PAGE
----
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Mark Wethli, 'Untitled.' 2011

Mark Wethli, “Untitled.” Found wood and acrylic on cardboard. 24 x 18 inches. 2011.
© Mark Wethli. Courtesy of the artist.

When I made this painting it felt as if it was taking shape in my peripheral vision. It took a gentle act of will to keep it there long enough to finish it, like one of those dreams in which you’re flying but you know not to think about it too much or the dream will end. When I’m able to maintain that state of mind long enough, I’ll look up when I’m done and usually like what I find.

Paintings that happen this way are a welcome event but it takes me a while to sort them out. This painting has been in the studio for a couple of years now and I haven’t made anything like it since, but I don’t mind the wait. I like the way the painted lines seem to be the blueprint for the framework in front of them but also its cast shadow, vying with the actual cast shadows; something I didn’t realize at the time.

When I made this painting it felt as if it was taking shape in my peripheral vision. It took a gentle act of will to keep it there long enough to finish it…

In “Cezanne and the End of Impressionism,” Richard Shiff talks about Cezanne’s brushstroke and the unique facture of his paintings in terms of “making” and “finding,” citing his “technique of originality” (or “making a find”) as his most important contribution to modernism–a habit of mind that I would describe as a conscious state of unknowing.

The work of mine I value most has often begun with a painting of this kind—a hybrid outlier, without pedigree, that proves to be the harbinger of a new body of work three or four years later. What I’ve learned over time is that for every “find,” “making a find” takes time and a kind of mindful inattention to make its way into the work. When it does, though, there is often a roomful of them before I realize it already has.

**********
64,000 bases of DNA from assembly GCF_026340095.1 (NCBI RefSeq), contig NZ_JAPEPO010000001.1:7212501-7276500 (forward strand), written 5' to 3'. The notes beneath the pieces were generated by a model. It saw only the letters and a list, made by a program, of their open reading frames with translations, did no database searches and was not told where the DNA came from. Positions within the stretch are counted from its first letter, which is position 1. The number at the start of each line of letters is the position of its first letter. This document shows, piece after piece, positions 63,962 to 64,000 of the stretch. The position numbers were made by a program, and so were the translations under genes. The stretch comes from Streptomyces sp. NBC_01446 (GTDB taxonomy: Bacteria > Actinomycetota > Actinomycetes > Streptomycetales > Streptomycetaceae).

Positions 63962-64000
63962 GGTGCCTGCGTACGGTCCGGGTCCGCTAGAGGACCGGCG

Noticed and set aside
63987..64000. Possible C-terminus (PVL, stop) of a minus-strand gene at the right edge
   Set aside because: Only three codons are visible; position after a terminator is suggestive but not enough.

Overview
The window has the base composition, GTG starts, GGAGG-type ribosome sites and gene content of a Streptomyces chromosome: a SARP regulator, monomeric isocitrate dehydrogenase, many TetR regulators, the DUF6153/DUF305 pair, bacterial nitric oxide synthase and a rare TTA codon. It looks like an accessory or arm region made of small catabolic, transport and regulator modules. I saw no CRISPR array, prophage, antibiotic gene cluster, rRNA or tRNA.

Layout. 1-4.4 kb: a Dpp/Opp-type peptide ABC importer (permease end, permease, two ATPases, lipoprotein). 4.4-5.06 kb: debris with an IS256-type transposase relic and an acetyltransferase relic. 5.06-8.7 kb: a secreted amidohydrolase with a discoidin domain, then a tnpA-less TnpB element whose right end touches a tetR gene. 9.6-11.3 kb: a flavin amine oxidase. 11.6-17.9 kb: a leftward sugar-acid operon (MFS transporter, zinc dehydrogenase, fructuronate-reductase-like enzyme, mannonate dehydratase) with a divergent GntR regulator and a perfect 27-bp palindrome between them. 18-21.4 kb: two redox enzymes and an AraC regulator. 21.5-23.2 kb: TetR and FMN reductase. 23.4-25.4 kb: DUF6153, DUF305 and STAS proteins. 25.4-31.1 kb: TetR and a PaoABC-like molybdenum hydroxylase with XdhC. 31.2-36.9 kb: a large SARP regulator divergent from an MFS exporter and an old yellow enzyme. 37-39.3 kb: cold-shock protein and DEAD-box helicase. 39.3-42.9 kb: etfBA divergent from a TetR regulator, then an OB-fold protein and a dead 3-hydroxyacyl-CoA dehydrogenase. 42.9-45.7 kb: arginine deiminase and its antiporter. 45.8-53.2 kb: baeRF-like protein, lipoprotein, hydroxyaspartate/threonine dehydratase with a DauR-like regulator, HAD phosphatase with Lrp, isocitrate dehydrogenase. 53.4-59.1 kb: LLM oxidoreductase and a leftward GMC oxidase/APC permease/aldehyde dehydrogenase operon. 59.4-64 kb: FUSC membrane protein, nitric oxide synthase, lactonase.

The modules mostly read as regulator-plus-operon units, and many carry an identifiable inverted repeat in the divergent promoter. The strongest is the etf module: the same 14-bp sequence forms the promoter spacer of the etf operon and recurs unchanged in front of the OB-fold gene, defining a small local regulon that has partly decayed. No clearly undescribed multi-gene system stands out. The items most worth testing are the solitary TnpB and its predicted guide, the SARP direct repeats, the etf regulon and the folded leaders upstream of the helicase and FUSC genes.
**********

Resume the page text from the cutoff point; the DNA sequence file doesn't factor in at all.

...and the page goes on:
Mark Wethli lives and works in Brunswick, Maine, where he is also the A. LeRoy Greason Professor of Art at Bowdoin College. His work was shown most recently in “Ice Water Flyswatter,” a group show at Tiger Strikes Asteroid in Philadelphia, and he has an upcoming solo show at The Painting Center, in New York, from March 25-April 19, 2014.

Editor’s Recs:

Read about Mark Wethli’s, Civitas (2012), a public art installation at University of Southern Maine’s Wishcamper Center, which takes as its point of departure Lorenzetti’s fresco The Effects of Good Government here, at the Maine Arts Commission. (Fabrication and installation video here.)

View recent paintings by Mark Wethli at Bowdoin College’s Department of Visual Arts faculty gallery page here, and his website here.

Mark Wethli’s faculty page at Bowdoin College.

Listen: Five tracks from Bright Commons, with sculptor John Bisbee (guitar), Mark Wethli (bass), artist Cassie Jones (keyboard) and Anthony Gatti (drums), here.

Follow: our ongoing discussion of artists on process, here.



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